New RUSI report showcases the gap between theory and reality for a still unsophisticated cyber insurance market

A new report released by the Royal United Services Institute (RUSI), authored by Jamie McColl, Jason Nurse, and James Sullivan, analyzes the role of the cyber insurance industry as an enabler and facilitator for public policy makers aiming to increase the cyber maturity of a given economy ().

The question of the role of cyber insurance as part of a national cyber security strategy has been discussed in the academic cyber risk literature for at least 20 years. While the early literature on cyber insurance, that did not have a mature market to observe, postulated that through the minimum security standards necessary to get a cyber policy, potential cross-financing between cyber insurance and cyber security (money spent on cyber security reduces the cyber insurance premium, and the Know-How of cyber insurer that aid their clients in an incident case, cyber insurance is an extremely powerful in the hands of a theoreitcal social planner.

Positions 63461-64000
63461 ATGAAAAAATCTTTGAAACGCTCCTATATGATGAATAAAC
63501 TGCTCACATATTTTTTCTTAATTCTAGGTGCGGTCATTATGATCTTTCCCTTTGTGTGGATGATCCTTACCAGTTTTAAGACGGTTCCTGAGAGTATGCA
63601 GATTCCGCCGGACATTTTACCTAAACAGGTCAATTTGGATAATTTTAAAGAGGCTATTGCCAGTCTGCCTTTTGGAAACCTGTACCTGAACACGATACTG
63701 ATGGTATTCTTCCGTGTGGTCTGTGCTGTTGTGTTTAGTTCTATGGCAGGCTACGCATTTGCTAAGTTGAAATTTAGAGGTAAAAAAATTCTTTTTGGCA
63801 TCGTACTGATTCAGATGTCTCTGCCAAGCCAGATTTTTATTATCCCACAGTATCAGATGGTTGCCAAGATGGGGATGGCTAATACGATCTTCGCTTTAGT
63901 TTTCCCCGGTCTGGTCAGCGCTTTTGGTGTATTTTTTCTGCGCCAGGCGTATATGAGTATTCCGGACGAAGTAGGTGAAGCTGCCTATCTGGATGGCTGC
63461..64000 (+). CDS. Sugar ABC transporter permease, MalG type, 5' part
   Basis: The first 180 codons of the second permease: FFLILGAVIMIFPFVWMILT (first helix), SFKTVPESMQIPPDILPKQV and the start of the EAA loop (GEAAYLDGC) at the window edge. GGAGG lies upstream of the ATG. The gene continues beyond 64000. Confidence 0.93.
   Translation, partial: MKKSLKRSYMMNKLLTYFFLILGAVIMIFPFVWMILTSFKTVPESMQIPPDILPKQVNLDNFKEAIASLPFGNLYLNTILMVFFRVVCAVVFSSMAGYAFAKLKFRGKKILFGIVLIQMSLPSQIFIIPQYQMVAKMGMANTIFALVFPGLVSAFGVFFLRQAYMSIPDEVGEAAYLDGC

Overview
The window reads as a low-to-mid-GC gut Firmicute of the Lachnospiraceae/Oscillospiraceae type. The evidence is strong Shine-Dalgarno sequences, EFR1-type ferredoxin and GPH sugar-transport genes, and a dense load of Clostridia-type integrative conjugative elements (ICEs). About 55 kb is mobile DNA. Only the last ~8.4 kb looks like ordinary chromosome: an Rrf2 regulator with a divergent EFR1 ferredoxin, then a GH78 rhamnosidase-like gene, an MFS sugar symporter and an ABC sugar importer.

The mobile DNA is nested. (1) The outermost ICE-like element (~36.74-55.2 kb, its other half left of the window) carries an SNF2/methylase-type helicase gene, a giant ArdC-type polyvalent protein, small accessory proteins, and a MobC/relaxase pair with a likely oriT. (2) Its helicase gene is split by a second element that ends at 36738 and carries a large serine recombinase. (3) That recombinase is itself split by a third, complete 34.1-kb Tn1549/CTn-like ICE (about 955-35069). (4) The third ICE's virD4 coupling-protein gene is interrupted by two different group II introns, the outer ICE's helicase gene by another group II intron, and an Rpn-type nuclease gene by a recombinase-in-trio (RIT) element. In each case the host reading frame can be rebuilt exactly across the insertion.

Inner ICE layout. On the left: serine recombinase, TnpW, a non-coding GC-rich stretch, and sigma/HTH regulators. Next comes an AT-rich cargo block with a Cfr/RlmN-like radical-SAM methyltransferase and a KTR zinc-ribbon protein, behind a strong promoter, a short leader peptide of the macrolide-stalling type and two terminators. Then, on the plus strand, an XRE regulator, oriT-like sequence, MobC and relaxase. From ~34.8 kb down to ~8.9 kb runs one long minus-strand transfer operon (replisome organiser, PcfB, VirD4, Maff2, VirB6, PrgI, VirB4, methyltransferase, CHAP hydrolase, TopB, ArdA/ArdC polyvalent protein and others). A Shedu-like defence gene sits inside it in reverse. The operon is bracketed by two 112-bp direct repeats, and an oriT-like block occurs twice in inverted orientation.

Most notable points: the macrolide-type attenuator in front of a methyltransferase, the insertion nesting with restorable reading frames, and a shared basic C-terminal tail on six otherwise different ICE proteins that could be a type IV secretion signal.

However, as the report lays out, this welfare enhancing effect of cyber insurance has not fully, if at all, materialized. Among the factors contributing to this gap between theory in practice is the (1) the competition between carriers, that especially for small businesses requires easy to understand, yet rather superficial self-questionaries and, therefore, rather weak cyber security requirements to get cyber insurance, (2) the lack of structured data and exchanges within the industry to better price and model cyber damages, and (3) the moral hazard and incentivization of cyber criminals, especially through the coverage and payments of ransomware demands.

Besides the challenges, the report makes, partly based on already published academic work (e.g. ; ), policy recommendations that can help cyber insurance fulfill its potential. The report is not only a great analysis of the research history and current challenges of the cyber insurance market, but helps a wide audience to avoid a lot of misconceptions about the current state-of-the-art of the cyber ecosystem, which is far less organized and technical than many would suspect. We will also add the report in our suggested list of readings.


Daniel Kasper

Daniel Kasper is the principal of Cyber Economics.